To describe the choice of food encountered in my first two weeks as varied is an understatement at its most brutal. Down any street, you will find yourself in a grill with the widest variety of meats, greens and seasonings on a stick that you are ever likely to come across. Food at first seems a poor analogy for individualism, yet it also strikes at the core principles of what I believe individuality to be; not being different for the sake of it, but embracing that in difference comes untold experiences waiting to be discovered.


Entertainment also features as an essential part of Chinese culture, and nothing seems to explore individual brilliance quite like the acrobatic and kung fu shows that are to be found in central Beijing. Attempting to describe the lunacy of the acrobatic show is to accept the challenge of describing the impossible and the unbelievable in a coherent manner. The finale moved beyond the spectacular and entered the realms of madness. A large, steel, spherical cage was brought onto the stage along with an intrepid motorcyclist, who then proceeded to enter the ball of death and do loop-the-loops, weaving patterns inside of the ball at a dizzying speed! This, in itself, would have been spectacular, but 10 minutes later, with the smells of petrol stinging the eyes and throats of most of the amazed audience, the 5th - yes, 5th - guy entered the cage. The lights were dimmed and the neon glow of the globe disappeared, whilst only the headlamps of the bikes remained to enlighten the patterns and shapes the riders produced as they whizzed around each other at full speed, missing each other by inches. Despite being less death-defying, the Kung-fu show was equally impressive, with the body control and skill of the performers of a quality that could grace any stage in the world!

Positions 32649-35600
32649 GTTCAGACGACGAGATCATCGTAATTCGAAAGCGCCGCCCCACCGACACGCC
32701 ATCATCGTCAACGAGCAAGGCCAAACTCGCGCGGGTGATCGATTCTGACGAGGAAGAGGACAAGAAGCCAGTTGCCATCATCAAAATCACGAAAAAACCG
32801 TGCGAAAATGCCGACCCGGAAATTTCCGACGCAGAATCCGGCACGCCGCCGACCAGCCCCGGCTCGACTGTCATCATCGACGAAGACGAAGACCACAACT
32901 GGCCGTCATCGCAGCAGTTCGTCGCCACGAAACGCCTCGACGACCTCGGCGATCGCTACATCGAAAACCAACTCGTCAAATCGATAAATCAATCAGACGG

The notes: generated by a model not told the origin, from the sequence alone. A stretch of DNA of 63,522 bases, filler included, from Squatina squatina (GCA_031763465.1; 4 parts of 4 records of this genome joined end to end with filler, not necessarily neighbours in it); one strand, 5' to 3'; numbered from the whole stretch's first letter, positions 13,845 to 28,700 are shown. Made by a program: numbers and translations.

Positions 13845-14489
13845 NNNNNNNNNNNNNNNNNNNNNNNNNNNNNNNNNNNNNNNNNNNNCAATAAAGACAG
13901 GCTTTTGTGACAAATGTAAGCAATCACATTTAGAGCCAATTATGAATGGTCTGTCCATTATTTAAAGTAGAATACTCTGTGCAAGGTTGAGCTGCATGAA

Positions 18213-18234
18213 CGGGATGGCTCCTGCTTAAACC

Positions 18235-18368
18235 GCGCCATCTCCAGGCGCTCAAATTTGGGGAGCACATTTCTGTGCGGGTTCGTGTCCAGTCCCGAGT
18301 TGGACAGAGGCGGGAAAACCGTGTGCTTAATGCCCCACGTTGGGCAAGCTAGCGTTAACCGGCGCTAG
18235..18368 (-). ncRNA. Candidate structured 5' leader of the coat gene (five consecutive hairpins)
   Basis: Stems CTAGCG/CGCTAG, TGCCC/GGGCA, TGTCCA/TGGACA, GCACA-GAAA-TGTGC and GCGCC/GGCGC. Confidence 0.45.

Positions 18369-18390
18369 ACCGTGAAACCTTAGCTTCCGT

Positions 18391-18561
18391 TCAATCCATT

Beyond the less obvious, the Chinese display a stunning ability of being able to display individuality through their everyday clothing. Thirty years ago, Mao suits were all the rage; today, the latest knock-off designer labels and increasingly outrageous high heels more than match even Liverpool in their ability to move beyond ‘the norm’. Nowhere is this more apparent than at the famous silk market. The walk up the stairs from the metro stop below gives away nothing of the chaos above. Set out over 5 floors, with each floor packed with 10 foot by 10 foot stalls, you can buy any item of clothing on the planet. With whole areas dedicated to knock-off watches and ‘designer’ bags, it’s a haggler's paradise, whilst still offering every possible accessory and item desirable to the ‘trendy’. You just have to excuse the spelling mistakes that carelessly seemed to have appeared on the name of every designer’s product. Tut tut, Georgio Armani would turn in his grave if only he could see how badly people have spelt his name. After two hours of being mauled, insulted, grabbed and flattered, it was time to leave and, thanks to good old Georgio’s leniency with his name, I managed to acquire several of his shirts for less than a fiver!